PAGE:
The Concept2 Model D also doesn't require any power. It runs on D batteries and the power of your muscles spinning the flywheel. You can read a more extensive review of this machine here. 


  • Light (only 56 lbs)
  • Folds up for storage
  • No outlet required


  • Requires some knowledge of proper technique
  • Large area required when in use
  • Taller people (greater than 38" inseam) may have to get a special model

Ellipticals are a gym favorite because they are a low impact alternative to running. The Sole E35 even allows you to adjust the angle of the footpads for further relief on your joints. There are incline settings to up the calorie burn. Plus, using the arms for an upper body workout, this converts into a full body workout. 

This elliptical comes with all the gym electronic favorites like heart rate monitoring and distance tracking. Just make sure you have plenty of square footage to accommodate this behemoth workout machine.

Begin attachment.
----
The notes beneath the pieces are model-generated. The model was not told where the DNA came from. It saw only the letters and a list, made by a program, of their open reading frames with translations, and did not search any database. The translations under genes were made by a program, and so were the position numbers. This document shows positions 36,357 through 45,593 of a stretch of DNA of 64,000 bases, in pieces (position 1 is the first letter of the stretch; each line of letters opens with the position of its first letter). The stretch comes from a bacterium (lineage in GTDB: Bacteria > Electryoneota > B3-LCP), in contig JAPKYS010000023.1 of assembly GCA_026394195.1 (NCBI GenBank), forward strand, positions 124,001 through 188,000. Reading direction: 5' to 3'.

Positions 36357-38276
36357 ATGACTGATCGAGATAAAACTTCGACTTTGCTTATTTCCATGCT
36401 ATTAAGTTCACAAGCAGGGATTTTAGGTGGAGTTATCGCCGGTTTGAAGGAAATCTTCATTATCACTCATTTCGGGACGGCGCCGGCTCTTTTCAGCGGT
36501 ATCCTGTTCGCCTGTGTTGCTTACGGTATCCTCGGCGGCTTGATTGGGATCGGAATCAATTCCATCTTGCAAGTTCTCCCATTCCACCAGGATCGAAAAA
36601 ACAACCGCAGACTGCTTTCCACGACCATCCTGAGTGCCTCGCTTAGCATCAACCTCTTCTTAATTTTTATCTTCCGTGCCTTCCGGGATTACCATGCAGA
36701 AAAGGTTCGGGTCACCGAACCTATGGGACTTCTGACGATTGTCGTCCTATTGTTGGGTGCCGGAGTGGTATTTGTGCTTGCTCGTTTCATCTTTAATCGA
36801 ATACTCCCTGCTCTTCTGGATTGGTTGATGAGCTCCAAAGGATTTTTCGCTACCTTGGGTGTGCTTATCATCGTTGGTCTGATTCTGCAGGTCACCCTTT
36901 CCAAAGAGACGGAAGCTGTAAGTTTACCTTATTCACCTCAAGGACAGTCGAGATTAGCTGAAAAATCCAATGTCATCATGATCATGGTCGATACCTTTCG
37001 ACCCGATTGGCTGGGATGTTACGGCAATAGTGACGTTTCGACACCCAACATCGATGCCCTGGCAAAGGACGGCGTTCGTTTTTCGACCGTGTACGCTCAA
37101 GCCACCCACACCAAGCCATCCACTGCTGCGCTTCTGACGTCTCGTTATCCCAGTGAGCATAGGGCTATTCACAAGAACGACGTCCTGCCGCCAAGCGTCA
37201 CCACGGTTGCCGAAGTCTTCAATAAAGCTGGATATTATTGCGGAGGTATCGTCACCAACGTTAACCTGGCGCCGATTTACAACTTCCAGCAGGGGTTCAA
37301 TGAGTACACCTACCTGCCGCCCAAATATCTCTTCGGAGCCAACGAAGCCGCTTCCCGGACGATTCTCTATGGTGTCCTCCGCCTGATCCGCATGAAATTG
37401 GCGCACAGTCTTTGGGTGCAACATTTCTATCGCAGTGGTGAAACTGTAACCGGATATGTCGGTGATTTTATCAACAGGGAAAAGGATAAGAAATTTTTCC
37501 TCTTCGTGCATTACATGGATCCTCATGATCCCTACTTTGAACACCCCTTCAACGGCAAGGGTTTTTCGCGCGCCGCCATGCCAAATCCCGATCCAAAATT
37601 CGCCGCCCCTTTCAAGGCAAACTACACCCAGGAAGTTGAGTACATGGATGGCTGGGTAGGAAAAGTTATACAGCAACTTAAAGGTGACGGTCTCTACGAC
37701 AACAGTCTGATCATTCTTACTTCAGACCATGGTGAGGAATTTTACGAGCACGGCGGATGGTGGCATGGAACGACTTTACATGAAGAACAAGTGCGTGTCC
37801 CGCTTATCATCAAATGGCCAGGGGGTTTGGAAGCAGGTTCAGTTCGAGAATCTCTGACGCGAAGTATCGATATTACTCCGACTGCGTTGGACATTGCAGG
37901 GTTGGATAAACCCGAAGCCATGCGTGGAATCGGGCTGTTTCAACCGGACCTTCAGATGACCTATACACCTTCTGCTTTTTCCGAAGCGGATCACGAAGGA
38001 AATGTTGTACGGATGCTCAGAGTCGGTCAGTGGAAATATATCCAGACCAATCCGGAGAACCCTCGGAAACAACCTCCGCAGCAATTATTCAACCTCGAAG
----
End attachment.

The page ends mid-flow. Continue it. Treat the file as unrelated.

• Low impact (compared to running)
  • Arm workout option
  • Heart rate monitor


  • 82" long takes up a lot of floor space
  • Doesn't fold up
  • Difficult installation. It's 236 lbs.

Replicate a spin class by using this bike in your home. It has a 40 lb flywheel, just like the ones at spin class in the gym. Turn up the resistance, and you'll burn even more calories. This model doesn't have any electronic tracking or heart rate monitoring, but that means that it requires no outlets either. It has a smaller footprint than much of the other equipment listed here.

It has a smaller footprint than much of the other equipment listed here.


  • Smaller footprint
  • No power required
  • Adjustable resistance


  • No distance tracking
  • Doesn't fold up
  • Difficult to move at 97 lbs